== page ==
2002 ALL SCR 345
SUPREME COURT OF INDIA
N. Santosh Hegde J.
M/S. I.T.I. LTD. Vs. M/NSE.TSWIOERMKENLSTDP.UBLIC COMMUNICATIONS
Appeal (Civil) 3620 of 2002
20th May 2002
Cases Cited :
Paras 5, 7: R.M.A.R.A. Adaikappa Chettiar & Anr. Vs. R.Chandrasekhara Thevar (AIR 1948 PC 12)Paras 5, 7, 14: Shankar Ramchandra Abhyankar Vs. Krishnaji Dattatreya Bapat (1969 (2) SCC 74)Paras 5, 14: M/s. Central Coal Fields Ltd. & Anr. Vs. M/s.Jaiswal Coal Co. & Ors. (1980 Supp. SCC 471)Paras 6, 8, 9, 12: Nirma Ltd. Vs. M/s. Lurgi Lentjes Energietechnik GMBH & Anr. made in SLP No.22106 of 2001Para 9: Shyam Sunder Agarwal & Co. Vs. Union of India (1996 (2) SCC 132)Para 11: Bhatia International Vs. Bulk Trading S.A. & Anr. in C.A.No.6527/2001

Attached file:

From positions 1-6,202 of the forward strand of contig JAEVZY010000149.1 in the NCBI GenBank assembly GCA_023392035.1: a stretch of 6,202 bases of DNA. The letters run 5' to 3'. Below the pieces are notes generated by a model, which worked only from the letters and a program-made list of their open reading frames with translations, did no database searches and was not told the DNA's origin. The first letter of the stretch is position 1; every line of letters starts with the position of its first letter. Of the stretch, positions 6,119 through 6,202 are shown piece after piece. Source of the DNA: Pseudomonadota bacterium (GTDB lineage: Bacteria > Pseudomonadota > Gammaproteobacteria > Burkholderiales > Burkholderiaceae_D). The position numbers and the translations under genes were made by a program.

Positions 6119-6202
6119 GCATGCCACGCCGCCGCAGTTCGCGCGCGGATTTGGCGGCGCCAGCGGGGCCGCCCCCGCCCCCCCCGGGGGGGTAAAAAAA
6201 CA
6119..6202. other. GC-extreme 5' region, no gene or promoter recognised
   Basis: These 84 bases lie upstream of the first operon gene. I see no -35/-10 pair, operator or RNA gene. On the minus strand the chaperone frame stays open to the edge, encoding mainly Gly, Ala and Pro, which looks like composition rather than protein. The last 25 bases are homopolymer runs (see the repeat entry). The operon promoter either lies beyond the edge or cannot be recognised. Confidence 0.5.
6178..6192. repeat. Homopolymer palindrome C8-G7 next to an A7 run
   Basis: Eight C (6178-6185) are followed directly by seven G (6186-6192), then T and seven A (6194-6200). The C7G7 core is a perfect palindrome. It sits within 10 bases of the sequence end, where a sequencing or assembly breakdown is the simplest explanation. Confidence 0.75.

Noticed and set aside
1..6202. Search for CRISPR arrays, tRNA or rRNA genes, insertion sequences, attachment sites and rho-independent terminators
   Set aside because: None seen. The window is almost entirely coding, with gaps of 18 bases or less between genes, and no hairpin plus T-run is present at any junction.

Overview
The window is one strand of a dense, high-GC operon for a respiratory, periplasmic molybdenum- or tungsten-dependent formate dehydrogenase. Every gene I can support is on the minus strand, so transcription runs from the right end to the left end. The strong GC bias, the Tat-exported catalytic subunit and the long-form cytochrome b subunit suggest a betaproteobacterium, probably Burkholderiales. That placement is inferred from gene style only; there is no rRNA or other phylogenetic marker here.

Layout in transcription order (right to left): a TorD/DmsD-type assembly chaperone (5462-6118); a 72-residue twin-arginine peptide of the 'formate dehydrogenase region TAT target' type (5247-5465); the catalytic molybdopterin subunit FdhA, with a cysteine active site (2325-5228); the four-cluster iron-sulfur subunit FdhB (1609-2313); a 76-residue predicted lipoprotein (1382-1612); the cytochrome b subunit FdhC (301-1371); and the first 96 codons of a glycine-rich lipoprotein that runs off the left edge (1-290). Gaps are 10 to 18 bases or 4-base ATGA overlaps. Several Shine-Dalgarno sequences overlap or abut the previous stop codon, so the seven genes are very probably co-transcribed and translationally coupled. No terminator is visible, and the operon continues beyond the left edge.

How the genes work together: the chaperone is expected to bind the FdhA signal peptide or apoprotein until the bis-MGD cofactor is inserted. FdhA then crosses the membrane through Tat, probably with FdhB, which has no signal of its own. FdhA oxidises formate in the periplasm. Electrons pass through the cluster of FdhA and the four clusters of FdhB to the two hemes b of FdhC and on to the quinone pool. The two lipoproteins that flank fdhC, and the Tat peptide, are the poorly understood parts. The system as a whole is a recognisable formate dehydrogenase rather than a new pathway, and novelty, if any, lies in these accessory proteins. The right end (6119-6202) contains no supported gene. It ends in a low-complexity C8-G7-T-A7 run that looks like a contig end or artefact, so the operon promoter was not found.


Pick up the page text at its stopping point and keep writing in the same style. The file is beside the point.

SANTOSH HEGDE, J.:- Leave granted.2. This appeal is filed directly to this Court against the judgment and order of the 10th Addlitional City Civil Judge, Bangalore made in Misc. Appeal No.6 of 2002 dated 18th April, 2002.3. The appeal before City Civil Judge was against an interim order made by the arbitral tribunal and that appeal was filed under Section 37(2)(b) of the Arbitration and Conciliation Act, 1996 (the 'Act'). The learned Civil Judge dismissed the said appeal.4. The principal question that arises for our consideration is whether a revision petition under Section 115 of the Civil Procedure Code (the 'Code') lies to the High Court as against an order made by a civil court in an appeal preferred under Section 37 of the Act. If so, whether on the facts and circumstances of this case, such a remedy by way of revision is an alternate and efficacious remedy or not.5. Mr. K. Parasaran, learned senior counsel appearing for the appellants submitted that the right of second appeal is specifically taken away under Section 37(2) of the Act. Therefore, by implication it should be held that even a revision is not maintainable under Section 115 of the Act. He pointed out that under Section 5 of the Act, there is a bar against judicial intervention by any judicial authority unless the same is specifically provided under Part I of the Act. It is his contention that since a revision is not specifically provided for and the Code not being made applicable to proceedings arising under the Act, a revision to the High Court does not lie. Therefore, he contends that the appellant's only remedy is to approach this Court by way of this appeal. He sought to take support from a decision of the Privy Council in the case of R.M.A.R.A. Adaikappa Chettiar & Anr. vs. R.Chandrasekhara Thevar (AIR 1948 PC 12) and two decisions of this Court in the case of Shankar Ramchandra Abhyankar vs. Krishnaji Dattatreya Bapat (1969 (2) SCC 74) and M/s. Central Coal Fields Ltd. & Anr. vs. M/s.Jaiswal Coal Co. & Ors. (1980 Supp. SCC 471).6. Mr. P.Chidambaram, learned counsel appearing for the respondent in reply contended that under Section 37 of the Act an appeal is provided to a civil court as defined under Section 2(e) of the Act. He pointed out that though there is no specific reference as to the application of the Code to the proceedings arising under Section 37, there is no express exclusion of the Code either. Therefore, in the absence of any such express exclusion, the appeal being provided to a civil court, the Code should apply to the proceedings before the civil court. He also argues that this question of availability of an alternate remedy by way of revision to the High Court is no more res integra because the same is concluded by a recent order of this Court though rendered at SLP stage in the case of Nirma Ltd. v. M/s. Lurgi Lentjes Energietechnik GMBH & Anr. made in SLP No.22106 of 2001 dated 14.1.2002.7. Mr. K.Parasaran's reliance on the case of Adaikappa Chettiar (supra) is misplaced because the judgment does not support the case of the appellant, what was held by the Privy Council in that case was when an appeal lies under Section 96 of the Code of Civil Procedure the High Court cannot entertain an application for revision under Section 115 of the Code because the High Court has no jurisdiction to entertain a revision where an appeal lies. In the said case, the Privy Council overruling an earlier Full Bench judgment of the Madras High Court held that an appeal against an order made by the civil court under the Madras Agriculturists' Relief Act, 1938 is maintainable, therefore, the High Court could not have entertained a revision under Section 115 of the Act which finding, in our opinion, does not help the appellant in the present case. Mr. Parasaran has also relied on a judgment of this Court in Shankar Ramchandra Abhyankar (supra) wherein this Court held that a revision in effect is in the nature of an appeal. Mr. Parasaran relying on this judgment argued that if revision is in effect an appeal then the Act having prohibited a second appeal, any proceeding which is in the nature of an appeal will also be barred. We think this observation of this Court in the case of Abhyankar (supra) also does not apply to the facts of the present appeal before us. In the case of Abhyankar, this Court noticed that the trial court had granted a decree for possession of certain rooms in the petition scheduled premises which order of eviction was confirmed by the appellate court on the ground of equity. Against the said judgment of the appellate court, the aggrieved party had preferred a revision petition before the High Court which came to be dismissed by a Single Judge. Having suffered an adverse order in the revision the aggrieved party then filed a writ petition under Articles 226 and 227 of the Constitution of India challenging the very same appellate order which was confirmed in revision. On those facts, this Court held that a writ petition ought not to have been entertained by the High Court when the party had already chosen the remedy of filing a revision before the High Court under Section 115 of the Code. In these circumstances, this Court held that if there are two modes for invoking jurisdiction of the High Court and one of those modes having been chosen and exhausted, it would not be proper for the High Court to entertain another proceeding in respect of the same impugned order under Articles 226 and 227. It is while discussing the propriety of entertaining a writ petition this Court had held that the aggrieved party had already exhausted a remedy by way of revision which is in the nature of an appeal. We do not think the observations made by this Court in the case of Abhyankar (supra) can be usefully applied to the facts of this case.8. The question still remains as to whether when a second appeal is statutorily barred under the Act and when the Code is not specifically made applicable, can it be said that a right of revision before the High Court would still be available to an aggrieved party ? As pointed out by Mr. Chidambaram, this Court in the case of Nirma Ltd. (supra) while dismissing an SLP by a reasoned judgment has held : "In our opinion, an efficacious alternate remedy is available to the petitioner by way of filing a revision in the High Court under Section 115 of the Code of Civil Procedure. Merely because a second appeal against an appellate order is barred by the provisions of sub- section (3) of Section 37, the remedy of revision does not cease to be available to the petitioner, for the City Civil Court deciding an appeal under sub-section (2) of Section 37 remains a court subordinate to the High Court within the meaning of Section 115 of the C.P.C."9. But Mr. Parasaran contended that the said order is based on an earlier reported judgment of this Court in the case of Shyam Sunder Agarwal & Co. vs. Union of India (1996 (2) SCC 132). According to Mr. Parasaran, the Court in the case of Nirma Ltd. (supra) has erroneously founded its conclusion on the said judgment in Shyam Sunder Agarwal's case. Learned counsel argued that the case of Shyam Sunder Agarwal (supra) arose under the Arbitration Act, 1940 which Act had made the provisions of the Code specifically applicable to proceedings arising under the said Act in the civil court whereas in the present Act such provision making the Code applicable is not found. Therefore, there is a substantial difference in law between the cases of Shyam Sunder Agarwal (supra) and Nirma Ltd. (supra). Therefore, the order of this Court in Nirma Ltd. (supra) is not a good law, hence, requires reconsideration.10. We do not agree with this submission of the learned counsel. It is true in the present Act application of the Code is not specifically provided for but what is to be noted is : Is there an express prohibition against the application of the Code to a proceeding arising out of the Act before a civil court ? We find no such specific exclusion of the Code in the present Act. When there is no express exclusion, we cannot by inference hold that the Code is not applicable.11. It has been held by this Court in more than one case that the jurisdiction of the civil court to which a right to decide a lis between the parties has been conferred can only be taken by a statute in specific terms and such exclusion of right cannot be easily inferred because there is always a strong presumption that the civil courts have the jurisdiction to decide all questions of civil nature, therefore, if at all there has to be an inference the same should be in favour of the jurisdiction of the court rather than the exclusion of such jurisdiction and there being no such exclusion of the Code in specific terms except to the extent stated in Section 37(2), we cannot draw an inference that merely because the Act has not provided the CPC to be applicable, by inference it should be held that the Code is inapplicable. This general principle apart, this issue is now settled by the judgment of a 3-Judge Bench of this Court in the case of Bhatia International vs. Bulk Trading S.A. & Anr. in C.A.No.6527/2001 decided on 13.3.2002 wherein while dealing with a similar argument arising out of the present Act, this Court held : "While examining a particular provision of a statute to find out whether the jurisdiction of a Court is ousted or not, the principle of universal application is that ordinarily the jurisdiction may not be ousted unless the very statutory provision explicitly indicates or even by inferential conclusion the Court arrives at the same when such a conclusion is the only conclusion."12. In the said view of the matter, we are in respectful agreement with the view expressed by this Court in the case of Nirma Ltd. (supra) and reject the argument of Mr. Parasaran on this question.13. We also do not find much force in the argument of learned counsel for the appellant based on Section 5 of the Act. It is to be noted that it is under this Part, namely, Part I of the Act that Section 37(1) of the Act is found, which provides for an appeal to a civil court. The term 'Court' referred to in the said provision is defined under Section 2(e) of the Act. From the said definition, it is clear that the appeal is not to any designated person but to a civil court. In such a situation, the proceedings before such court will have to be controlled by the provisions of the Code, therefore, the remedy by way of a revision under Section 115 of the Code will not amount to a judicial intervention not provided for by Part I of the Act. To put it in other words, when the Act under Section 37 provided for an appeal to the civil court and the application of Code not having been expressly barred, the revisional jurisdiction of the High Court gets attracted. If that be so, the bar under Section 5 will not be attracted because conferment of appellate power on the civil court in Part I of the Act attracts the provisions of the Code also.14. Mr. Parasaran then contended that since it is an accepted fact that this Court also has the jurisdiction to entertain an appeal, this appeal should not be rejected on the sole ground that there is a remedy available by way of a revision before the High Court. In support of this contention, he relied on the judgment of this Court in the case of Ram Shankar (supra) wherein it is noticed that this Court had entertained an appeal directly against a judgment and decree of a trial court bypassing the High Court. It is true that the power of this Court to entertain an appeal directly is not taken away merely because another remedy is available but then the question is, should this Court encourage litigants to indulge in hop, skip and jump to reach this Court either for the reason that the remedy from this Court would be quick or more efficacious ? The answer, in our opinion, should be no. The judgment of this Court in M/s. Central Coal Fields (supra) does not, in any way, take a contra view from what is expressed by us hereinabove. In that case, because of the peculiar fact-situation, this Court entertained an appeal without the party first appreciating the High Court but then it should be noticed that this Court did not entertain the appeal to decide the same itself, it did so to refer the matter to arbitration proceedings and when an award made by the learned arbitrator was acceptable to all parties then the same was made a rule of this Court. Such is not the situation in the present case. Therefore, we do not think the appellant can take much support from the above case of this Court.15. Learned counsel for the appellant next contended that assuming that the remedy of revision is available even then the same is not an efficacious alternate remedy because this appeal involves a very sensitive issue pertaining to the security of the country and which, according to the appellant, requires extreme urgency in deciding the same and the said requirement will not be possible if the appellant has to approach the High Court. We are not impressed with this argument addressed on behalf of the appellant because we notice from the record that the arbitration proceedings have started as far back as in the year 2001 and the parties instead of getting the arbitration concluded, have been litigating on interim applications till date. If indeed urgency was there then the party which feels the necessity of quick disposal would have concentrated more on completing the arbitral proceedings rather than spending its time in court inviting orders of the High Court on interlocutory applications. Therefore, we are of the opinion that there is no such urgency which requires us to treat this case differently. In regard to the sensitivity of the matter and the national security involved, we do not think that these factors will, in any manner, be compromised by approaching the High Court; more so in the background of the fact that the parties had already approached the High Court nearly three times without raising any objection as to its jurisdiction or in view of its apprehension as to the security of the State. If the facts involving such sensitive matter could be handled by the High Court three times earlier, we think the appellant can very well trust the High Court to protect such interest of the country in future proceedings also. Therefore, this argument of sensitivity or urgency, in our opinion, will not improve the appellant's case so as to make an exception or permit the appellant to take a short-cut to this Court. Therefore, the above argument of the appellant should also be rejected.16. For the aforesaid reasons, while holding that this Court in an appropriate case would entertain an appeal directly against the judgment in first appeal, we hold that the High Court also has the jurisdiction to entertain a revision petition, therefore, in the facts and circumstances of this case, we direct the appellant to first approach the High Court. For the said reasons, this appeal fails and the same is hereby dismissed. We, however, make it clear that should the appellant present a revision petition within 30 days from today, the same will be entertained by the High Court without going into the question of limitation, if any.